Notes: Species delimitation based on morphology alone has little value since many species have overlapping characters. Moreover, the morphology of the sexual morph cannot be used because only 15 taxa are known. The two gene regions used most frequently for phylogenetic analyses are actin (act) and partial beta-tubulin (tub2) genes (Mostert et al. 2006). Phylogenetic analyses combining these two regions allow for the resolution of almost all currently known Phaeoacremonium species with good support (≥0.97 PP, ≥96 % BS) (Fig. 44). The three exceptions to this are Pha. griseorubrum (paraphyletic), Pha. roseum (0.72 PP, 100 % BS) and Pha. viticola (0.87 PP, 62 % BS) (Fig. 44, also see Gramaje et al. 2015 and Spies et al. 2018). Other gene regions that have been used include the ITS, tef1 and cal (Groenewald et al., 2001, Mostert et al., 2005, Úrbez-Torres et al., 2014). Úrbez-Torres et al. (2014) included ITS and tef1 data along with act and tub in their phylogeny, which resolved all included species with more than 97 % or 96 % bootstrap support in maximum parsimony and neighbour joining analyses respectively. The ITS region is considered insufficiently variable to distinguish between several of the species and is not recommended as a barcode (Mostert et al. 2005); however, considering the resolution and support in the phylogeny of Úrbez-Torres et al. (2014), the tef1 region is valuable in resolving issues with support and resolution in the act-tub2 phylogeny. The cal region was sequenced for a limited number of species by Mostert et al. (2005) to resolve taxa related to Pha. rubrigenum. Unfortunately, sequence data for this region are available for a limited number of species and its usefulness in distinguishing between Phaeoacremonium species remains uncertain.
References: Crous et al. 1996 (taxonomy); Eskalen et al., 2005, Rooney-Latham et al., 2005 (sexual morph); Mostert et al., 2006, Gramaje et al., 2015 (taxonomy, distribution, host range, detection, identification, pathogenesis and epidemiology); Aroca and Raposo, 2007, Pouzoulet et al., 2013, Úrbez-Torres et al., 2015 (detection and identification); Halleen et al., 2007, Damm et al., 2008, Aroca and Raposo, 2009, Gramaje et al., 2010 (pathogenicity); Blanco-Ulate et al. 2013 (genome sequence); Moyo et al., 2014, Agustí-Brisach et al., 2015 (epidemiology); Réblová et al. 2015 (systematics).
C.F.J. Spies, L. Mostert & Halleen, sp. nov. MycoBank MB821019. Fig. 45.
Etymology: Latin, pravum meaning crooked, in reference to the crooked shape of some phialides.
Mycelium of branched, prominently septate, hyaline to pale brown, smooth to finely verruculose (1–)1.5–2.5 (av. 2) μm diam hyphae, forming bundles of up to 5 strands, individual strands in bundles often forming direct hyphal connections. Conidiophores (14.5–)16–61(–77) × 1.5–2.5 (av. 28.5 × 2) μm, smooth to finely verruculose, usually branched, hyaline, up to 9 septa. Phialides terminal or lateral, monophialidic, sometimes proliferating vegetatively behind collarette, types I and II dominant, collarettes funnel-shaped, 0.5–1.5 × 0.5–2 (av. 1 × 1.5) μm, smooth, hyaline; type I mainly subcylindrical, sometimes elongate ampulliform, (2–)2.5–10.5(–11) × 1–2 (av. 6 × 1.5) μm; type II subcylindrical with tapering apex to elongate ampulliform, sometimes curved or bent especially at apex, (8–)8.5–14(–14.5) × 1.5–2(–2.5) (av. 11.5 × 2) μm; type III subcylindrical with tapering apex to subulate, sometimes slender navicular, (14–)14.5–26.5(–31.5) × 1.5–2 (av. 19 × 1.5) μm. Conidia 3–4(–4.5) × 1.5(–2) (av. 3.5 × 1.5) μm, borne in slimy heads, oblong-ovoid to ellipsoidal to allantoid.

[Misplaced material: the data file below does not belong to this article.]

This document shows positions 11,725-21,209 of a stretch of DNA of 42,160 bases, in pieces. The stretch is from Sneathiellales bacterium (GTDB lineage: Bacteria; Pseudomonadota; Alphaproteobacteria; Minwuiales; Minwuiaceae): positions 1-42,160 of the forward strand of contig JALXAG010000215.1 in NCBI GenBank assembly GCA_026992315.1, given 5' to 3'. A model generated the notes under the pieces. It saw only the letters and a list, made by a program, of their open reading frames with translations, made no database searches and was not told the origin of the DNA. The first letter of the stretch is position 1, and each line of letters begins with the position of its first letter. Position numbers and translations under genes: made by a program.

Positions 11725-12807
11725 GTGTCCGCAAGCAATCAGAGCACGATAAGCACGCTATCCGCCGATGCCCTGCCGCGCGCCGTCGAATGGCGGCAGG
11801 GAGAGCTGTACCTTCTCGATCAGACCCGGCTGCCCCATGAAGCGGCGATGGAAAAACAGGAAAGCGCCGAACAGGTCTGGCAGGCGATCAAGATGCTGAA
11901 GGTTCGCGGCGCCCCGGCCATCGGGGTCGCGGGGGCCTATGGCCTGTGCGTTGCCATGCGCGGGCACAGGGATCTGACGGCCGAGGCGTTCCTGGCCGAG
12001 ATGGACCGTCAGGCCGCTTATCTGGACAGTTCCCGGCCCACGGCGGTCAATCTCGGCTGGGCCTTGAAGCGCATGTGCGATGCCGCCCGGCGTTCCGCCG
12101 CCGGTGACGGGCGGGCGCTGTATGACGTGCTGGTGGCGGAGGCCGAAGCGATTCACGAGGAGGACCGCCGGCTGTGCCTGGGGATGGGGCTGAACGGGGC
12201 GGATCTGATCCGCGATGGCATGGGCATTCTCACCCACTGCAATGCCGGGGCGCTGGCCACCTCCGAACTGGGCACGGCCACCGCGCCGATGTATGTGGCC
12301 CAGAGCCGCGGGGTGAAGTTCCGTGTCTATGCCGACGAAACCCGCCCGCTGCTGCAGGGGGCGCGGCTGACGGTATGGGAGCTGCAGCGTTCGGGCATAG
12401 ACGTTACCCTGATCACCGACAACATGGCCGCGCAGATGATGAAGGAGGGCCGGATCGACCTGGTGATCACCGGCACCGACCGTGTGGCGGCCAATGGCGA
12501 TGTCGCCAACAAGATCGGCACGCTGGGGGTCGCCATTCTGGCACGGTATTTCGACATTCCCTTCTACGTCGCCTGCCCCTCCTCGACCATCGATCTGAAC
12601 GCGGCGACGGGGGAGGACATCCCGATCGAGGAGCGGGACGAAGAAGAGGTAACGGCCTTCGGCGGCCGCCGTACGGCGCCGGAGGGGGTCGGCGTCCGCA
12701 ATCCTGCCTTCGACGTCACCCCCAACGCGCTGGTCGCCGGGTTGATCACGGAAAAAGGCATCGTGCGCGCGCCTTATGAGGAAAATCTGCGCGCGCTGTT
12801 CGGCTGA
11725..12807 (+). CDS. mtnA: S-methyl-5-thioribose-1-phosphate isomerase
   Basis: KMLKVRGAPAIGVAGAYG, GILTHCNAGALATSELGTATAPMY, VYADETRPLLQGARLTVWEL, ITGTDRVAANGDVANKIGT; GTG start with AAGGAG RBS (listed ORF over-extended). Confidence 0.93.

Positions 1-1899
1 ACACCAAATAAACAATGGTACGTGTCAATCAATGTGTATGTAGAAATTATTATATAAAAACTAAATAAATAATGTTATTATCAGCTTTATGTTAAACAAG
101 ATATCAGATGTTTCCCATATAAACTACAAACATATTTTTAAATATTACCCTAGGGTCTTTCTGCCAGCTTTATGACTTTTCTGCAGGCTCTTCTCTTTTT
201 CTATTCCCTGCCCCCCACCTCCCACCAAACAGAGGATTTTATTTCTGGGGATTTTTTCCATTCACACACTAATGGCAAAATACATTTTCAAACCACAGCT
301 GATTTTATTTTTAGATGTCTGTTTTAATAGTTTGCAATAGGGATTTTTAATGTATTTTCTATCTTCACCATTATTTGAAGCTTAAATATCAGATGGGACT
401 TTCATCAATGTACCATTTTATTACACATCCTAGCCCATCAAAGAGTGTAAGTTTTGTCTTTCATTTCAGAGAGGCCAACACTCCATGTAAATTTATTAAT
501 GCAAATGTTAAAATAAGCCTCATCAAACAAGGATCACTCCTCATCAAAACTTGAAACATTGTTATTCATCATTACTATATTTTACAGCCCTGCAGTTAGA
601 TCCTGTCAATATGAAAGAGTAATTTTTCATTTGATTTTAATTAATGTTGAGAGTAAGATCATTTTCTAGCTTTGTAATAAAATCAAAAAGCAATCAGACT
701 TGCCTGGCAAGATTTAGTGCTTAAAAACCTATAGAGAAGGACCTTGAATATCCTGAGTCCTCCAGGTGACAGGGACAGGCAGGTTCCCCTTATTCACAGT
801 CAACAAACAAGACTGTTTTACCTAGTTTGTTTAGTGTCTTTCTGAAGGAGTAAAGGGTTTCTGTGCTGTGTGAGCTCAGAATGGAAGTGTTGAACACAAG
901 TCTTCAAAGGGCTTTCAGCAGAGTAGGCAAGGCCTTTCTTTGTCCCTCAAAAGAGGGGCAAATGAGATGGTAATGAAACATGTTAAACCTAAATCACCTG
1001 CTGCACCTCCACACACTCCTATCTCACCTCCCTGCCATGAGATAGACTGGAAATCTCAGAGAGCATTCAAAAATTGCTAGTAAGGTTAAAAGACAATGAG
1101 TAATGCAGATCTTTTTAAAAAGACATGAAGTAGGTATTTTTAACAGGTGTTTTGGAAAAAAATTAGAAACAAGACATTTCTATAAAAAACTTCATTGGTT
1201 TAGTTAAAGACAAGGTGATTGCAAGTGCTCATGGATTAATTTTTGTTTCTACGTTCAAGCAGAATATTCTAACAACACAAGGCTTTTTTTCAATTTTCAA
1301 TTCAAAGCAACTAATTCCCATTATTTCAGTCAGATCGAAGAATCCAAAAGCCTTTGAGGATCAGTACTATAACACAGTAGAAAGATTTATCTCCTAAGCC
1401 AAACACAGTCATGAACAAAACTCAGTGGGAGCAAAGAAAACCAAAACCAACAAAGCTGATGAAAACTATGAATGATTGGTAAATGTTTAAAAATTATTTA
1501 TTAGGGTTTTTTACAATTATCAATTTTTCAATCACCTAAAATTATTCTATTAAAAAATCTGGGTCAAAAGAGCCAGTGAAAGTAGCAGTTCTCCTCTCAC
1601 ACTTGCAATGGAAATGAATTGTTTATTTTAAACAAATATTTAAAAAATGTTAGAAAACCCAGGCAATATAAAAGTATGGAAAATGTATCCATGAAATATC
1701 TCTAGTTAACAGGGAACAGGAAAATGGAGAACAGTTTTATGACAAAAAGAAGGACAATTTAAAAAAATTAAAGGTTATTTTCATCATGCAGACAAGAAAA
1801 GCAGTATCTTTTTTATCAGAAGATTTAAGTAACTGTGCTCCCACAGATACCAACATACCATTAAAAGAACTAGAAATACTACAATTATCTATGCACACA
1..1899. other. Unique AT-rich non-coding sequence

Culture characteristics: Colonies reaching a radius of 8–10 mm after 8 d at 25 °C. Minimum temperature for growth 10 °C, optimum 20 °C, maximum 35 °C. Colonies on MEA smooth, submerged with entire edge, after 16 d white to pale buff above and in reverse. Colonies on PDA smooth, submerged, with central folds, with entire margin, after 16 d white to pale buff above and in reverse. Colonies on OA felty, folded, with submerged margins, with entire edge, after 16 d white to pale smoke grey with darker margins.
Materials examined: South Africa, from wood of Vitis berlandieri × V. rupestris (rootstock cv. Richter 110) (Vitaceae), 18 Sep. 2014, A. Vermeulen (holotype CBS-H 23158, culture ex-type CBS 142686 = STE-U 8363 = CSN3); ibid., on Vitis vinifera cv. Early Sweet cordon (Vitaceae), 18 Sep. 2014, A. Vermeulen, CBS 142687 = STE-U 8364 = CSN11.
Notes: There are several differences between the ex-type strain (CBS 142686) and strain CBS 142687. Strain CBS 142687 had a higher optimum and maximum temperatures for growth (25 °C and 37 °C, respectively) than strain CBS 142686 and reached a radius of 11–12 mm after 8 d at 25 °C. After 16 d, colonies of strain CBS 142687 also had pronounced pigmentation on MEA i.e. rosy vinaceous with dark purple patches with central white tufts of aerial mycelium, and on PDA i.e. livid red to dark vinaceous with white to smoke grey woolly aerial mycelium, and on OA i.e. mouse grey to olivaceous grey with white margins. The act sequence of strain CBS 142687 differs from that of the ex-type (CBS 142686) at six positions over a length of 210 bases, resulting in paraphyly of this species in an act-only phylogeny (Spies et al. 2018). Considering the high similarity of tub2 sequences (598/599 identical bases), strong support for the monophyly of Pha. pravum in the combined act-tub2 phylogeny, and the fact that both strains produced curved phialides, CBS 142687 is regarded as Pha. pravum until additional strains and data become available to indicate differently.
Authors: D. Gramaje, L. Mostert, C.F.J. Spies & F. Halleen